Annotated Bibliography and Critical Analysis Paper Cheirieamour Smith MTE/531 November 29, 2010 David White Theme: The Thirteen Colonies Grade: 4 (b) Knowledge and skills. (1) History. The student understands the causes and effects of European colonization in the United States. The student is expected to: (A) explain when, where, and why groups of people colonized and settled in the United States Annotated Bibliography Fradin, D. B. (2006). Turning Points in US History: Jamestown, Virginia. New York, NY: Benchmark Books.
Summary: This book describes how European settlers colonized America and founded the first colony of the New World, Jamestown. The book explores the life of the settlers in Jamestown and the founding father of the first colony. The author focuses on how the settlers survived in the colony and warded off attacks from the Indians who were already living on the land. The book goes through time tracing the history of the early settlers of the New World and the founding and settling of Jamestown. The book tells how Jamestown survived as a colony.
The book describes how the settlers built a fort and other building to protect their colony from attack by the Indians. The author talks about the tobacco farming which helped Jamestown survive and become a successful permanent colony in the New World. This book is well illustrated with colorful reproduction of print, paints and documents from the time and settlement of Jamestown. The author focuses on the leaders of the colony, the hardships and how they stayed strong and survived. This book will help students see the first successful colony to become permanent amidst the hardships.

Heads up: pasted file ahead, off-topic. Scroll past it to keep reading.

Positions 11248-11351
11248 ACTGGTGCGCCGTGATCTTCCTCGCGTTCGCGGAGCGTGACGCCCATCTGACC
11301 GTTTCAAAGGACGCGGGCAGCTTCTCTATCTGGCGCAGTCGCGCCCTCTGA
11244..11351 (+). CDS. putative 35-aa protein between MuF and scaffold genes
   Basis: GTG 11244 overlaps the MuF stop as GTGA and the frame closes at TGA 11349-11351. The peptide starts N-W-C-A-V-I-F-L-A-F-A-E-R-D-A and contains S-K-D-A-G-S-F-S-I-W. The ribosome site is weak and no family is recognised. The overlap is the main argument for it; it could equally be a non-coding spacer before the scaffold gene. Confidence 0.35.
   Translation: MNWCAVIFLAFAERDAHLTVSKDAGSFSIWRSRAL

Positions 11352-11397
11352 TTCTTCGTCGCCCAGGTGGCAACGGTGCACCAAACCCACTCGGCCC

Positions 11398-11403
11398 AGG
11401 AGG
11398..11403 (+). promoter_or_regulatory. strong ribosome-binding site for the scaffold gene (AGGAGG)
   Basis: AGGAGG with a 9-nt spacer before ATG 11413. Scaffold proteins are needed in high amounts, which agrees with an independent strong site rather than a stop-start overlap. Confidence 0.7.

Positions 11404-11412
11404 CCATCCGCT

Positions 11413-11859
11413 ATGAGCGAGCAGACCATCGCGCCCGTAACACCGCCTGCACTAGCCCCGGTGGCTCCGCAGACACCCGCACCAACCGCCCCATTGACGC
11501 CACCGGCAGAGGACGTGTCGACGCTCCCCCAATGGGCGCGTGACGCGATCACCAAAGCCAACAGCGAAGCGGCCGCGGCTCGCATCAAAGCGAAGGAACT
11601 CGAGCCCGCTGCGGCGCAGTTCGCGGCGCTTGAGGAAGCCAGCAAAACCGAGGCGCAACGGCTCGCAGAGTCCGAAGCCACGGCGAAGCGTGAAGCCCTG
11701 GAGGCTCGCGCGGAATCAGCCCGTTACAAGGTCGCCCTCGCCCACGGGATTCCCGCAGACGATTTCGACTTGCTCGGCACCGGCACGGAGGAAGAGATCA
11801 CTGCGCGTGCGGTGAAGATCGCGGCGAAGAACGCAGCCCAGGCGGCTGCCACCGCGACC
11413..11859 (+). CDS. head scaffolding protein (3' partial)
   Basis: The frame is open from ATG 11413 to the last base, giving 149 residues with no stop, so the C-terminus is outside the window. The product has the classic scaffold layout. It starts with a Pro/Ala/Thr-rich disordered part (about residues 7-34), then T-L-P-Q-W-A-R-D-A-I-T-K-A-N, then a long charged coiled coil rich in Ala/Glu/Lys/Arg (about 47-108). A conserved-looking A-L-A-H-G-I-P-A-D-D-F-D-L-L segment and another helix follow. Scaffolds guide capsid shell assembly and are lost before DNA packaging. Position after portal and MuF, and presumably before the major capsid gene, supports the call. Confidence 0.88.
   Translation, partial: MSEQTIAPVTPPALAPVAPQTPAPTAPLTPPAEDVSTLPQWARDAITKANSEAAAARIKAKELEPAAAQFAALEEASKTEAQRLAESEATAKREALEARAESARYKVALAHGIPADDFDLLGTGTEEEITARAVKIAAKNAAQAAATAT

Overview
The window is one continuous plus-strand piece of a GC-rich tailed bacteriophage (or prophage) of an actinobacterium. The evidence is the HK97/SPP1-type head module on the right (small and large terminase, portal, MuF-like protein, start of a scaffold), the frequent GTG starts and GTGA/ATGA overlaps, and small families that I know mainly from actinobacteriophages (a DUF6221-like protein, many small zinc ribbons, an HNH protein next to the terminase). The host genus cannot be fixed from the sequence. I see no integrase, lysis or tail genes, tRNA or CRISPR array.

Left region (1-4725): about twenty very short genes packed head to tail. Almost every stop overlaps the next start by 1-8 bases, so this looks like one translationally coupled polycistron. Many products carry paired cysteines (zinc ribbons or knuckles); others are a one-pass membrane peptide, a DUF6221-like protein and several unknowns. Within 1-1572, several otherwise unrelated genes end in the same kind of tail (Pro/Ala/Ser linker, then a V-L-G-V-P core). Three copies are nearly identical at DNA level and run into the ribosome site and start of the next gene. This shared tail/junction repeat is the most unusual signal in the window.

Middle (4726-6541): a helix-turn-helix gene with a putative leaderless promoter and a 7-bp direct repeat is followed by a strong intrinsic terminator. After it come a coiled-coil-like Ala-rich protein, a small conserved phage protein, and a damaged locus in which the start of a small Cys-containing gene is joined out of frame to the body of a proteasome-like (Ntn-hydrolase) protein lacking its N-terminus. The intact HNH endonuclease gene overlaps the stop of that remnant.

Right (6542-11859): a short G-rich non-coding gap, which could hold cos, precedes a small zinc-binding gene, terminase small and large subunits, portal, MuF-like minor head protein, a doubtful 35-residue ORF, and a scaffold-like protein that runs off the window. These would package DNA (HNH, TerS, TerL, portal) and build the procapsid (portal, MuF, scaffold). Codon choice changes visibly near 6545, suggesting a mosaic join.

The book offers a real world fill of how colonial life was in the 1600 and 1700s. The book also encompasses color dialog boxes with extra historical facts and other interesting facts and excerpts from actual settlers during that time. There are also maps for students to see where the Jamestown and other colonies settled and what they look like today on the US map. Karwoski, G. (2001). Surviving Jamestown: The Adventures of Young Sam Collier. Atlanta, GA: Peachtree Publishers. Summary: This book provides an interesting look at the colonial times through the eyes of a young boy, Sam Collier, who is excited about traveling to the New World.
Sam Collier is apprentice to John Smith, the founder of the first colony, Jamestown. In the book, Sam Collier is twelve years old and he thinks is the luckiest boy in the world because he gets to journey to the New World and start a new life. Sam finds out his journey is short of exciting due to harsh times and struggle for survival. With the settling of Jamestown, settlers were unprepared. There was lack of food, the weather was harsh, many people died, and the settlers were attacked by the Indians who were already there. This book provides an introductory look into Jamestown, the first colony settled in the New World.